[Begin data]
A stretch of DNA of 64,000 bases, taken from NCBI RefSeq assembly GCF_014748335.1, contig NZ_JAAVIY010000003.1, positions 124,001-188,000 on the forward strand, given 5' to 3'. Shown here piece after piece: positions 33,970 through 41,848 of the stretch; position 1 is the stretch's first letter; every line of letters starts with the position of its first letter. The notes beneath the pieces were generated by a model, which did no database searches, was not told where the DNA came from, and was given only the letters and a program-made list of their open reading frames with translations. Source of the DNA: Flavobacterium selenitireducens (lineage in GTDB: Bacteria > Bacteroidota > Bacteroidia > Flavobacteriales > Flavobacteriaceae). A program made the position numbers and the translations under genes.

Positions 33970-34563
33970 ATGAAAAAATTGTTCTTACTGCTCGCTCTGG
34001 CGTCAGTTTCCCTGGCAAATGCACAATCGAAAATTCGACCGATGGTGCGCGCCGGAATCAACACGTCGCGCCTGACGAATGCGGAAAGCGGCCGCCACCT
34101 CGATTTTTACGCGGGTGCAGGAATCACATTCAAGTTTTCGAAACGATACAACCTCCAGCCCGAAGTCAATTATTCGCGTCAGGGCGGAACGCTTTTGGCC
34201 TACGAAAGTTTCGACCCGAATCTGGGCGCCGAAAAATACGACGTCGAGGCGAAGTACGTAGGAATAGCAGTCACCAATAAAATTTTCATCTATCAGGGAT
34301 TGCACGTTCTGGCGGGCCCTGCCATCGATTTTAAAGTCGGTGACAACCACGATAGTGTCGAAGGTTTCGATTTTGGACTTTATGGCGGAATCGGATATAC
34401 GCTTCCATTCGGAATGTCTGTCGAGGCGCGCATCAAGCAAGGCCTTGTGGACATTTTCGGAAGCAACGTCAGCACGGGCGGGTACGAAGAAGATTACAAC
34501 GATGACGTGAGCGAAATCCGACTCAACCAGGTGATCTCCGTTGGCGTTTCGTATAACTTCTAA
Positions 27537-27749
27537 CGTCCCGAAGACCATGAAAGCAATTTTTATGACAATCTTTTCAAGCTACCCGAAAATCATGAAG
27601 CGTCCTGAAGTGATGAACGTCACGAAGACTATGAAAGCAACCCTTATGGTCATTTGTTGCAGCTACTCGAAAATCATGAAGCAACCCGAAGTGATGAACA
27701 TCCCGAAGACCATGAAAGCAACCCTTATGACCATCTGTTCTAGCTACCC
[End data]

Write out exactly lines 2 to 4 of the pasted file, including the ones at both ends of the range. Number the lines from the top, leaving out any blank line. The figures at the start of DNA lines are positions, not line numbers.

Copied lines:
Positions 33970-34563
33970 ATGAAAAAATTGTTCTTACTGCTCGCTCTGG
34001 CGTCAGTTTCCCTGGCAAATGCACAATCGAAAATTCGACCGATGGTGCGCGCCGGAATCAACACGTCGCGCCTGACGAATGCGGAAAGCGGCCGCCACCT